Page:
It’s a hit: In his first big league plate appearance, the former college shortstop deGrom snapped an 0-for-64 drought by Mets pitchers. That was the longest futility streak to begin a season by a pitching staff in MLB history and had tied the 1946 Cleveland Indians for the second-longest drought ever, regardless of point in the season. The 1914 Indians, who went 0-for-92, remain the record holders.

DeGrom also delivered a sacrifice bunt in his second and final plate appearance. That placed runners at second and third with two outs in the fifth against Whitley, who was making his big league debut for the Yankees. Manager Joe Girardi inserted reliever Betances to face Eric Young Jr, who grounded out to third base to strand the two baserunners as the game continued in a scoreless tie.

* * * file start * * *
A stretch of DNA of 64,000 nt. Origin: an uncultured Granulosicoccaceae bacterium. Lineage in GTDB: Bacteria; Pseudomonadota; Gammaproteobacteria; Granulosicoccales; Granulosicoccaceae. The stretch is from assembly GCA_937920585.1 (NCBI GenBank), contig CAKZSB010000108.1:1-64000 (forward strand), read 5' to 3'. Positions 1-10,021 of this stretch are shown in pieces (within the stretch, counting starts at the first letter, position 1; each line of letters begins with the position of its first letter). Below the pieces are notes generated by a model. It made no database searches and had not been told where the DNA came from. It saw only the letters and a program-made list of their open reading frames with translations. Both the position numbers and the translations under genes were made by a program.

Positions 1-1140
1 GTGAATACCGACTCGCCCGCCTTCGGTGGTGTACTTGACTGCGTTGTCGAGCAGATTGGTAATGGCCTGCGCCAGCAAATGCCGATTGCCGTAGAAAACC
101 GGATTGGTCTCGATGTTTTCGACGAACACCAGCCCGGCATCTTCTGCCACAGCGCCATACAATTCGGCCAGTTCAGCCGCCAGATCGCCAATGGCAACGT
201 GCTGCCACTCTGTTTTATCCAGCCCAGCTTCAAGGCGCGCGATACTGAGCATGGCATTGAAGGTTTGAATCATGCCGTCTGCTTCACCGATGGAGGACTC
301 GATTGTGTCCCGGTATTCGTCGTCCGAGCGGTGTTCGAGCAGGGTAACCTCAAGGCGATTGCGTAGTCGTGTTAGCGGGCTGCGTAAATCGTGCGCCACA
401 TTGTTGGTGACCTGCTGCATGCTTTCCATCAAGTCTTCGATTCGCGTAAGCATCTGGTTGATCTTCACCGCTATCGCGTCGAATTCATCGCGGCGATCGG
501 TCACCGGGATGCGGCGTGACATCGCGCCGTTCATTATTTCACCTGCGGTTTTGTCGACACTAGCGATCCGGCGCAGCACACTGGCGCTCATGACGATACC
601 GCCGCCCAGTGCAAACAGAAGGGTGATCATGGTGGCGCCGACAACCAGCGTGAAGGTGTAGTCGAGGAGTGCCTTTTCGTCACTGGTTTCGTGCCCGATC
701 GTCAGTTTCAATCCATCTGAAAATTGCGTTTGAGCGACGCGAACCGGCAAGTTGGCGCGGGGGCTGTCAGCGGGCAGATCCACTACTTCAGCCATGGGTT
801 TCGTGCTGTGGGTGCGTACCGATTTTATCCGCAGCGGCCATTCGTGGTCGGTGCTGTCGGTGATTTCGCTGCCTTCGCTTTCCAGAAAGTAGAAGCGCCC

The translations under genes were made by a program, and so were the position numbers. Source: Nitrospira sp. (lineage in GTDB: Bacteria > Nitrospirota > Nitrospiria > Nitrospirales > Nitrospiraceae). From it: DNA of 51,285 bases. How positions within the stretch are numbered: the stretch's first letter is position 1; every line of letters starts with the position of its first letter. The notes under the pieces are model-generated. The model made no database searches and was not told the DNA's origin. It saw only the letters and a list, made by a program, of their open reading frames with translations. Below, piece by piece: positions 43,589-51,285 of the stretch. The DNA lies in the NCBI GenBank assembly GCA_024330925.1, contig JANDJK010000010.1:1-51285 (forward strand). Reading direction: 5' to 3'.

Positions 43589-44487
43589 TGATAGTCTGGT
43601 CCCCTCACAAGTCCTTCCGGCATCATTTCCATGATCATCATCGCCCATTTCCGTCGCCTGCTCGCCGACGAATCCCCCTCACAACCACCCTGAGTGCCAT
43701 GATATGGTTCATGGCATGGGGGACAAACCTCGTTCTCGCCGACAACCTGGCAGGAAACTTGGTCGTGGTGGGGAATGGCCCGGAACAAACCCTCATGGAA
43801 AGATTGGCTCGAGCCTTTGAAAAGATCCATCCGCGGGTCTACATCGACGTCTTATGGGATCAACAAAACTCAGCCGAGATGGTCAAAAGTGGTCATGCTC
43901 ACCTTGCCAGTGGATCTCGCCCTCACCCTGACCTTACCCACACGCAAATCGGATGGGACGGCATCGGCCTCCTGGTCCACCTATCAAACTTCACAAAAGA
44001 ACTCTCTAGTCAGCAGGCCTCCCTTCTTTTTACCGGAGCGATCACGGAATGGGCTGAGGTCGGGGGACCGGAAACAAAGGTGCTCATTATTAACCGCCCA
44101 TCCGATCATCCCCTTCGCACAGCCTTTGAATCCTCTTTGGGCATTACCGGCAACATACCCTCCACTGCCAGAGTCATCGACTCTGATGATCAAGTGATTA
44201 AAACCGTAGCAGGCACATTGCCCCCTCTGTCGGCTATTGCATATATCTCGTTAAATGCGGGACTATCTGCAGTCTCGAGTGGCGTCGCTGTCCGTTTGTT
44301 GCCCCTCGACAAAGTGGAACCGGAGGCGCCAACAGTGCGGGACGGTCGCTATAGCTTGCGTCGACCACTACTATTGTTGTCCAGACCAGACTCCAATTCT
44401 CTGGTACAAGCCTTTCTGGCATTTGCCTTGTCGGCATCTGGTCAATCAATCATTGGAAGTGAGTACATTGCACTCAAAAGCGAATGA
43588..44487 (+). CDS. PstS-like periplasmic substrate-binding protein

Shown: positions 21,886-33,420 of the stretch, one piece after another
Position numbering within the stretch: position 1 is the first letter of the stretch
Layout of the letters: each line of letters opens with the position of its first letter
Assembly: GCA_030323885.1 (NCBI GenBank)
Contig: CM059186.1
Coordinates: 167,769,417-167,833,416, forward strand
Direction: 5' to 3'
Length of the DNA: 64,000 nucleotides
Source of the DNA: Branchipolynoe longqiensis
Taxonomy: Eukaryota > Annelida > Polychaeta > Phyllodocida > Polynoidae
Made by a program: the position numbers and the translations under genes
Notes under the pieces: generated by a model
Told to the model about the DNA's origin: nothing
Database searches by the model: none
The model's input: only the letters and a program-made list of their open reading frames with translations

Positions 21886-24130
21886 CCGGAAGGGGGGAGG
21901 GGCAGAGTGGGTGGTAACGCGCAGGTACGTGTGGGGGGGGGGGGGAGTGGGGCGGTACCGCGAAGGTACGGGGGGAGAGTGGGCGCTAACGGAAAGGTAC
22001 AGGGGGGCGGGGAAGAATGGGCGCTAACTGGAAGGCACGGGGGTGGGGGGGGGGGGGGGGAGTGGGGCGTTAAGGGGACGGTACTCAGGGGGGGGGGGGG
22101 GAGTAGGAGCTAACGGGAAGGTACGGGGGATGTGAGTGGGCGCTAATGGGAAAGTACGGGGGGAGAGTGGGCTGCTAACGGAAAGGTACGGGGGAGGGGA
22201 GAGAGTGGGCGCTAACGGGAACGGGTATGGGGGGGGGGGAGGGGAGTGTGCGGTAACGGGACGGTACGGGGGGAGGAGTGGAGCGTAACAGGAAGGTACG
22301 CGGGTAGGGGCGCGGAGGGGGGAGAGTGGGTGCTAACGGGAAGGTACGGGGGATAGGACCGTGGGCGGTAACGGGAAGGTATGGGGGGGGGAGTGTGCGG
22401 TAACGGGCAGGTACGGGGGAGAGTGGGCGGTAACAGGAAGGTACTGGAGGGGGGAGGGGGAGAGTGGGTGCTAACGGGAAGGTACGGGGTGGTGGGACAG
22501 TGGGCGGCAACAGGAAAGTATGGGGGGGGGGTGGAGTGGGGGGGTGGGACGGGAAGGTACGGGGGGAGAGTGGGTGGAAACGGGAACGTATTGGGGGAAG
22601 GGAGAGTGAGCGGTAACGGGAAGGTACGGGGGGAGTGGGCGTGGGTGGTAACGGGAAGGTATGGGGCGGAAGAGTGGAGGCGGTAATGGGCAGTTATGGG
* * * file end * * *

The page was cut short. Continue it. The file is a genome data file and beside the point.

Farewell, Jeets: The Mets played a video tribute to retiring Derek Jeter before his 88th and final regular-season Subway Series game.

Jeter then went 0-for-4. That included sending a shot back at deGrom in the third inning with two runners aboard and one out. DeGrom snared the liner and doubled Brett Gardner off first base to escape the jam.

Jeter’s final career regular-season statistics against the Mets: .364 (131-for-360) with 13 homers and 44 RBIs. Jeter has a higher career average against only the Pittsburgh Pirates (.417 in 36 at-bats) and Colorado Rockies (.368 in 34 at-bats).

Among players with 100 career at-bats against the Mets, only Rico Carty (.380) and Don Slaught (.376) had higher averages.